Profit by Fiat

Jonathan Nitzan and Shimshon Bichler [*]

Montreal and Jerusalem, July 20, 2012



Creative Commons


The dogma. In his article, ‘The Scam Wall Street Learned from the Mafia’ (Rolling Stone, June 21, 2012), Matt Taibbi details the case of United States of America v. Carollo, Goldberg and Grimm. The case was over ten years in the making and concerns the rigging of public bids on municipal bonds, a market worth $3.7 trillion. The article reflects the liberal dogma, which Taibbi succinctly summarizes toward the end of his piece:


That, ultimately, is what this case was about. Capitalism is a system for determining objective value. What these Wall Street criminals have created is an opposite system of value by fiat. Prices are not objectively determined by collisions of price information from all over the market, but instead are collectively negotiated in secret, then dictated from above (emphases added).


Translation. The market is natural and therefore objective and just (everyone is Pareto-Clark thankful for getting exactly what they deserve). Collusion is artificial and therefore subjective and unjust (the municipalities get less than they deserve, the banks get more, and the economy gets ‘distorted’). From the viewpoint of capital as power, this claim makes no sense. There is no such thing as objective value. All value is value by fiat. And all value by fiat is value ‘from above’ – i.e., a reflection of a matrix of power (the capitalist nomos). In this sense, all the machinations on trial here sum up to one aspect of a much larger architecture of power and sabotage. The basic interest rate on which the fraud is superimposed is already a distillation of all the differential power processes in the world – which, together, form the normal rate of return. Indeed, the interest rate that emerges from the fraud is itself fed into that very normal rate of return. . . .


How does the scam work? According to Taibbi, the big banks (providers) collude with the auctioneers to divvy up the business between them and rip off the issuers (towns and cities). To illustrate: A municipality borrows money for a public project, say $10 million. The project is to last five years, and in the meantime the municipality wants to invest the money that is yet to be spent. The law requires the municipality to get competitive bids from at least three banks and choose the bank that offers the highest interest. The banks, however, collude to limit the competitive bidding. Every bank secretly retains its own set of auctioneers to whom it pays money (directly through bribes or indirectly through unrelated fees, other business, etc.). The auctioneer shows his retainer the highest offer he got from the other banks (allowing the bank to have the ‘last look’). Knowing its competitors’ bids, the bank in question ups its own offer by a few basis points (cents) above the highest bid, thus winning the auction. Everyone in the business participates in this game, as do the politicians who are bribed to look the other way.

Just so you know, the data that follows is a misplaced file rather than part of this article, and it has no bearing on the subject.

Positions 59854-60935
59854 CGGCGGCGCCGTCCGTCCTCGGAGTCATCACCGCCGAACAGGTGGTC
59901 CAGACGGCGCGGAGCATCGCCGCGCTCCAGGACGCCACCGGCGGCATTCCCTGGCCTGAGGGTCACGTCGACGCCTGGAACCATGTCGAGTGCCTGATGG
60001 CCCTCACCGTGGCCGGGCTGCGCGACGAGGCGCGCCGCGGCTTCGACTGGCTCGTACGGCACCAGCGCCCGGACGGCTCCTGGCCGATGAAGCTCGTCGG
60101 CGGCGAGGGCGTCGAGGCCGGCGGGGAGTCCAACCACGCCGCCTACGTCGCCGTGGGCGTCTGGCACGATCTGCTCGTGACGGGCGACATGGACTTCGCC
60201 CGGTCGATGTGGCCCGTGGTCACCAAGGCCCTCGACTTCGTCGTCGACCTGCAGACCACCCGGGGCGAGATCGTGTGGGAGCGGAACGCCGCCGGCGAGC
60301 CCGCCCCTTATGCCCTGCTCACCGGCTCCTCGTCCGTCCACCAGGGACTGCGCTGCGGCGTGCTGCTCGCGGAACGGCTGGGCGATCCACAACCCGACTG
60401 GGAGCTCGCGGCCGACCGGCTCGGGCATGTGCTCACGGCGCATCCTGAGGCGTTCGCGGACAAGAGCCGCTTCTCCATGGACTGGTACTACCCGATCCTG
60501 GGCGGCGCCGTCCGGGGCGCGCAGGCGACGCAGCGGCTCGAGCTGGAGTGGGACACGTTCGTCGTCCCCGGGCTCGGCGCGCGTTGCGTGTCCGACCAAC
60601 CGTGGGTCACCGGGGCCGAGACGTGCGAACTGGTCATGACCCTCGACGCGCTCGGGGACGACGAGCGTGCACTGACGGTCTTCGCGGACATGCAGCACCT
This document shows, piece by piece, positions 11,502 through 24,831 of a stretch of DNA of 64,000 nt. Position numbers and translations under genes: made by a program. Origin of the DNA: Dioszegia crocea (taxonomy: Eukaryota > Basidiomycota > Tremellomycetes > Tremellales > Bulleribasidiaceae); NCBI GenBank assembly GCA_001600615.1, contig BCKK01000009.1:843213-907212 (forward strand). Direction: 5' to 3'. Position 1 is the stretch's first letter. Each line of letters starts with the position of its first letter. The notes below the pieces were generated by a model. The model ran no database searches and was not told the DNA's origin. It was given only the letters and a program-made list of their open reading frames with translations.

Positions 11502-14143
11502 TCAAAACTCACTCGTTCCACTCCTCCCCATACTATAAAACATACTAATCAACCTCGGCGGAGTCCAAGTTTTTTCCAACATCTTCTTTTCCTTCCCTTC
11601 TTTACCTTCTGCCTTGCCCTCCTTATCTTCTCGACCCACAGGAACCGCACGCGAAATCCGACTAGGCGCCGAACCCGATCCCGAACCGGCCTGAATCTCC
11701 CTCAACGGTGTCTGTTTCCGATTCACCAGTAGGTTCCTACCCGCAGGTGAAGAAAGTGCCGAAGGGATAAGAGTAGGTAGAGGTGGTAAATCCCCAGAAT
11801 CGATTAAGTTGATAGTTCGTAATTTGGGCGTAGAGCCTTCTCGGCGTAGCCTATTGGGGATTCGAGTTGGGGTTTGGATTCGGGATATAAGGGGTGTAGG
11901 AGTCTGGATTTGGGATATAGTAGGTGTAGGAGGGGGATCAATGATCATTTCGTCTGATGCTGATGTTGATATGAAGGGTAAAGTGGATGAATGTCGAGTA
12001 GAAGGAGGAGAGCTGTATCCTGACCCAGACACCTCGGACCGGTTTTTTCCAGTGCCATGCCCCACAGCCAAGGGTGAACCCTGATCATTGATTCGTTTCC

This business reputedly started in the late 1990s. According to Taibbi, it is very much a case of Wall Street imitating the public-contract rigging practices of the Mafia (which in turn originated when the Mafia imitated the rigging practices of Rockefeller and his legions of acolytes). Nobody thinks much of this rigging. It is the way of doing business (as the Saudi oil minister Ali Al-Naimi once put it, ‘the price is determined by the market, what we try to do is to make the market balanced . . . to get the market to the normal equilibrium and the price will take care of itself’). The defence’s argument in the case was very much along those lines. This is a complicated business – certainly more complicated than fixing a car or a fridge – it argued; and just as we don’t grill a good mechanic on every cent on his bill, there is no reason to do so with good bankers.


How big is the ‘scam’? The most interesting question, though, remains unanswered: how much money has been scooped this way? Taibbi doesn’t dare to estimate. But we can try to ballpark the annual numbers by multiplying the ‘normal rig’ – say 5 basis points, or 0.0005 – times the value of outstanding municipal bond – roughly $3.7 trillion in 2011. This multiplication yields $1.85 billion in annual rigging profit on new and existing bonds. Now, according to Datastream, net banking profit in 2011 was $43 billion. Assuming an effective corporate tax rate of 20% implies about $54 billion in pretax profit. And since all profit is rigging of a sort – ‘profit by fiat’, to paraphrase Taibbi’s terminology – we can estimate that, in 2011, municipal rigging amounted to about 3.4% of total bank rigging.




[*] This note was written partly in reply to D.T. Cochrane’s query from July 11, 2012, ‘Messing with the Normal Rate of Return’. The query was posted on Critical Mass.